Solutions for Chapter 27.13: Polycarbonates
Full solutions for Organic Chemistry, | 9th Edition
An aldol addition followed by dehydration to give an a,bunsaturated ketone or aldehyde.
The Group 1A elements (Li, Na, K, Rb, Cs, and Fr). (2.4)
A two-step process that achieves Markovnikov addition of an alcohol (H and OR) across an alkene. The product of this process is an ether.
A compound that has the general formula R3N, where R may be H or a hydrocarbon group. (Section 16.7)
An equation that relates the rate constant for a reaction to the frequency factor, A, the activation energy, Ea, and the temperature, T: k = Ae-Ea>RT. In its logarithmic form it is written ln k = -Ea>RT + ln A. (Section 14.5)
A statement that equal volumes of gases at the same temperature and pressure contain equal numbers of molecules. (Section 10.3)
In 13C NMR spectroscopy, a technique in which all 13C!1H splitting is suppressed with the use of two rf transmitters.
A plant pigment that plays a major role in conversion of solar energy to chemical energy in photosynthesis. (Section 23.3)
In gas chromatography, a plot that identifies the retention time of each compound in the mixture.
The 3D spatial orientation of the groups connected to a chirality center (R or S ) or of the groups in a stereoisiomeric alkene (E or Z).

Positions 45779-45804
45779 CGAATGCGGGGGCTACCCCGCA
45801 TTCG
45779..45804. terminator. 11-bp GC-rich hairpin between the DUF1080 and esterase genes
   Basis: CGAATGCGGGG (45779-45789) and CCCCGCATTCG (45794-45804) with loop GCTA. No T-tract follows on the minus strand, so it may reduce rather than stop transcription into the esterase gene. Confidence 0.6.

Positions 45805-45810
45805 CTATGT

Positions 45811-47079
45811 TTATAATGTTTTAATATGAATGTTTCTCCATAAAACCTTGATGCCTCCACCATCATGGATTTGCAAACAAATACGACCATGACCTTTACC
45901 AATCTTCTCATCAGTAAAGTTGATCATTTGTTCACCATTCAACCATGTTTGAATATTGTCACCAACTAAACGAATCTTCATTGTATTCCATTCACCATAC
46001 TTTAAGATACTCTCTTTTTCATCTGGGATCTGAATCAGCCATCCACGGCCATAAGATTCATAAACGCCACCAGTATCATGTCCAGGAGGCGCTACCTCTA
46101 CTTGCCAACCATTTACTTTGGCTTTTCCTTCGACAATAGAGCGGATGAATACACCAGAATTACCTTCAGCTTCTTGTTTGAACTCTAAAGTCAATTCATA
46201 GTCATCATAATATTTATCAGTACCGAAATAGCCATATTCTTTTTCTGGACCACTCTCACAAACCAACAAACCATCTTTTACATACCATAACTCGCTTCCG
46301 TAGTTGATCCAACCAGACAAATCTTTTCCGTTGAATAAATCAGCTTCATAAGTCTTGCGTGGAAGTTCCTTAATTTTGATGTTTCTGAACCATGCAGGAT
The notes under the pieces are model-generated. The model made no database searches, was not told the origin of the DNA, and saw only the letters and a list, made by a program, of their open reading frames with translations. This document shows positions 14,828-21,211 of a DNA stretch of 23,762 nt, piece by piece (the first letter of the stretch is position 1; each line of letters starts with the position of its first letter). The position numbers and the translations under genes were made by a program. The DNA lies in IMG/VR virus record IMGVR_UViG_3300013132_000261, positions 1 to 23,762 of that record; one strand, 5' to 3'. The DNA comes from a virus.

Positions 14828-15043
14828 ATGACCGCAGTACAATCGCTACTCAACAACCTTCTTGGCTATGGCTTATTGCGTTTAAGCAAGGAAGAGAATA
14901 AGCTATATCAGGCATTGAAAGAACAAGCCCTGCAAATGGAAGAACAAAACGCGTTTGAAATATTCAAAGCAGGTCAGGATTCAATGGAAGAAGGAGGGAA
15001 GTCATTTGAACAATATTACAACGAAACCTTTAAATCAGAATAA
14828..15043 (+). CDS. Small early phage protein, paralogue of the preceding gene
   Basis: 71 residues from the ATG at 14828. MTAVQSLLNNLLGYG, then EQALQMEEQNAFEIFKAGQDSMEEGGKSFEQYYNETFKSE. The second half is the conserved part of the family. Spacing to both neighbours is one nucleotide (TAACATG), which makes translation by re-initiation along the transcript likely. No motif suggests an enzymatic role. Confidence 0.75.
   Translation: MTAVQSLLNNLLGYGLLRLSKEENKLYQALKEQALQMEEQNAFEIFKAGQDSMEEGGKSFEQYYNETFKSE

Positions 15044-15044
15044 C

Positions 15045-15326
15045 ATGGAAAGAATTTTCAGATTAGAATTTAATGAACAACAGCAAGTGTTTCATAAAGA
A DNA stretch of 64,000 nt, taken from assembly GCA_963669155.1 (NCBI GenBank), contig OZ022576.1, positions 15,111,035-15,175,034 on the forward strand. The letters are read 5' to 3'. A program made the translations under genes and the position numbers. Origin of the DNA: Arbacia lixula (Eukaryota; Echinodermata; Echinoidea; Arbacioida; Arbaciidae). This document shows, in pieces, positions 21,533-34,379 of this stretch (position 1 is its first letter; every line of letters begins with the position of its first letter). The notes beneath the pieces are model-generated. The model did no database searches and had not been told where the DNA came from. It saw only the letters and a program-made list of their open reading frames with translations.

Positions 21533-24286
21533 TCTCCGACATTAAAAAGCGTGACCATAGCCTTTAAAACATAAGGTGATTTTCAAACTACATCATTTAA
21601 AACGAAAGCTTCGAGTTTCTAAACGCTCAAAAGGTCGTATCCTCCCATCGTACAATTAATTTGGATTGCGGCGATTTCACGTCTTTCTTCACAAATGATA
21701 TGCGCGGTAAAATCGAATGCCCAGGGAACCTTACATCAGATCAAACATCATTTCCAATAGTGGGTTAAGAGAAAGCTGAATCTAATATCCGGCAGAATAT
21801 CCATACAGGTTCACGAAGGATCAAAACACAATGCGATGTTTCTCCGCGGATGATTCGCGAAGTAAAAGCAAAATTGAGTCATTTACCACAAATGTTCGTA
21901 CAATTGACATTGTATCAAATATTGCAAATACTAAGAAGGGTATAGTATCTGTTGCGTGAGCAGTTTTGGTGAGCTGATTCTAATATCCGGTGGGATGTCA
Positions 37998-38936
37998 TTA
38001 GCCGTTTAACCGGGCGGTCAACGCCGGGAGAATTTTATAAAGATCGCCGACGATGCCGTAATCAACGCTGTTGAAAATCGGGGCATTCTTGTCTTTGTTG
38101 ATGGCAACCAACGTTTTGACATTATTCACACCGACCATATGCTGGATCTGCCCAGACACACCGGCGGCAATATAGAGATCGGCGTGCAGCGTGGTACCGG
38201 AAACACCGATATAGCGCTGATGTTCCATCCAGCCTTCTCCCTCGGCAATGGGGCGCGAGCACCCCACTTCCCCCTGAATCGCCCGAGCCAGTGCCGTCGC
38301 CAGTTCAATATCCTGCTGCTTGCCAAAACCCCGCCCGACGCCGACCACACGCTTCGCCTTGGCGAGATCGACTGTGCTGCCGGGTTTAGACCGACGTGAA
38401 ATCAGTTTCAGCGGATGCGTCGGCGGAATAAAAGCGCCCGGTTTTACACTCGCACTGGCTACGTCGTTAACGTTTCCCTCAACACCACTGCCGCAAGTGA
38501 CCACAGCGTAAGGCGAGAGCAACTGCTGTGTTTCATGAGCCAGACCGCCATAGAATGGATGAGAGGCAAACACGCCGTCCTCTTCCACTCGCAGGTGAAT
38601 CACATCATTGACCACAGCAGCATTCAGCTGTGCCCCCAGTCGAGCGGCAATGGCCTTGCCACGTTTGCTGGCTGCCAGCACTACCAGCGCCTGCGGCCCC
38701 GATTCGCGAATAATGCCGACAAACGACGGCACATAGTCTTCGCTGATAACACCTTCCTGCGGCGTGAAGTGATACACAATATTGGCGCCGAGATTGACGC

The isotope of hydrogen whose nucleus contains a proton and a neutron: 2 1H. (Section 22.2)
A reaction in which an amino group is treated with excess methyl iodide, thereby converting it into an excellent leaving group, followed by treatment with a strong base to give an E2 reaction that yields an alkene.
A reaction that involves the participation of ions as reactants, intermediates, or products.
The energy required to remove an electron from a gaseous atom when the atom is in its ground state. (Section 7.4)
A monosaccharide containing a ketone group.
A cyclic ester.
On an aromatic ring, the C3 position.
A compound that contains a carbon-metal bond.
The SI unit of pressure: 1 Pa = 1 N >m2 . (Section 10.2)
second law of thermodynamics
A statement of our experience that there is a direction to the way events occur in nature. When a process occurs spontaneously in one direction, it is nonspontaneous in the reverse direction. It is possible to state the second law in many different forms, but they all relate back to the same idea about spontaneity. One of the most common statements found in chemical contexts is that in any spontaneous process the entropy of the universe increases. (Section 19.2)
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